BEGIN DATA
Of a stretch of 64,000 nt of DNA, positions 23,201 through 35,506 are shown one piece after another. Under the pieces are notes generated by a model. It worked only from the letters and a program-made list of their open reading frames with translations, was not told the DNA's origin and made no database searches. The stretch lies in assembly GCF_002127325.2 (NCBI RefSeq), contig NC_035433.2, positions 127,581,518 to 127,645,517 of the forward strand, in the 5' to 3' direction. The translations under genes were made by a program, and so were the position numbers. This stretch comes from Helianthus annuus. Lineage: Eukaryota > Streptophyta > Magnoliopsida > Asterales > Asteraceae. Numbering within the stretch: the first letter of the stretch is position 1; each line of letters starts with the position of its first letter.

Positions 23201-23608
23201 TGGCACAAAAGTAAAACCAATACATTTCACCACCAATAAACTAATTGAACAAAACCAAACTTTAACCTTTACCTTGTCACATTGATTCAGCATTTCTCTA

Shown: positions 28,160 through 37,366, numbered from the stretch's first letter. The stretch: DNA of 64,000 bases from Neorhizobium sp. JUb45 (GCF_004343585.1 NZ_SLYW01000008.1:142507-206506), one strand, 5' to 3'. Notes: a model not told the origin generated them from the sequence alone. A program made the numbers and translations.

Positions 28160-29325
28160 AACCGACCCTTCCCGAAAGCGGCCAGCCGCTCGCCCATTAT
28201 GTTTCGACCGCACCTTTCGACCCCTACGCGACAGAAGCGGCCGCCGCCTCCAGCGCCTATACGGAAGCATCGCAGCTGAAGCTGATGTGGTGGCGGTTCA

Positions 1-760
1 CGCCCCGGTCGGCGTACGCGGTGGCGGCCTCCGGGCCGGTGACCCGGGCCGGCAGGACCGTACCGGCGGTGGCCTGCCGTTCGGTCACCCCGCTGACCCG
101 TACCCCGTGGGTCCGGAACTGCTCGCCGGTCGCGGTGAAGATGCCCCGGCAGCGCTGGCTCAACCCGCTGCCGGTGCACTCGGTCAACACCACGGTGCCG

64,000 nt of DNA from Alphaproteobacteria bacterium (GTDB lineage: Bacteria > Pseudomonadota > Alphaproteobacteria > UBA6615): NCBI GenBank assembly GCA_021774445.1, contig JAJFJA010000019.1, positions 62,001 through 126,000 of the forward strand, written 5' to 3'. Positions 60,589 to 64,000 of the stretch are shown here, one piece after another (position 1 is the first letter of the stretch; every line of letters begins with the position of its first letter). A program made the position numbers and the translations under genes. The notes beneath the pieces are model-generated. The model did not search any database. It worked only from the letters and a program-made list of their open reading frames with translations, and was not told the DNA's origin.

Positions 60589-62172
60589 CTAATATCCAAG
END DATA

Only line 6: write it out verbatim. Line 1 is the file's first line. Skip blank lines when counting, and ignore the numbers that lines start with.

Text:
28160 AACCGACCCTTCCCGAAAGCGGCCAGCCGCTCGCCCATTAT